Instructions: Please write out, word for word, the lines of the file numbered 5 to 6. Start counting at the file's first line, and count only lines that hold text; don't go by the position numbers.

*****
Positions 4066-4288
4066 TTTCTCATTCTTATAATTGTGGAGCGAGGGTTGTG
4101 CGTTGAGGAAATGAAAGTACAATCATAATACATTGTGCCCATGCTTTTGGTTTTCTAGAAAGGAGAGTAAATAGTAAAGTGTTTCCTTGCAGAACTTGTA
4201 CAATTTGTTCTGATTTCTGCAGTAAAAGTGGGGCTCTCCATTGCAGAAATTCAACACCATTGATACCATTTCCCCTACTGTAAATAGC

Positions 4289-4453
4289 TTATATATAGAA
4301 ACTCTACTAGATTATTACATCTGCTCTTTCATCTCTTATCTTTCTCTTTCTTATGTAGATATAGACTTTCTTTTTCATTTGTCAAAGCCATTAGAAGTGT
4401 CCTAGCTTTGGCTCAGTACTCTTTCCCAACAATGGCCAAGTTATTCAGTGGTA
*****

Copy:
Positions 4289-4453
4289 TTATATATAGAA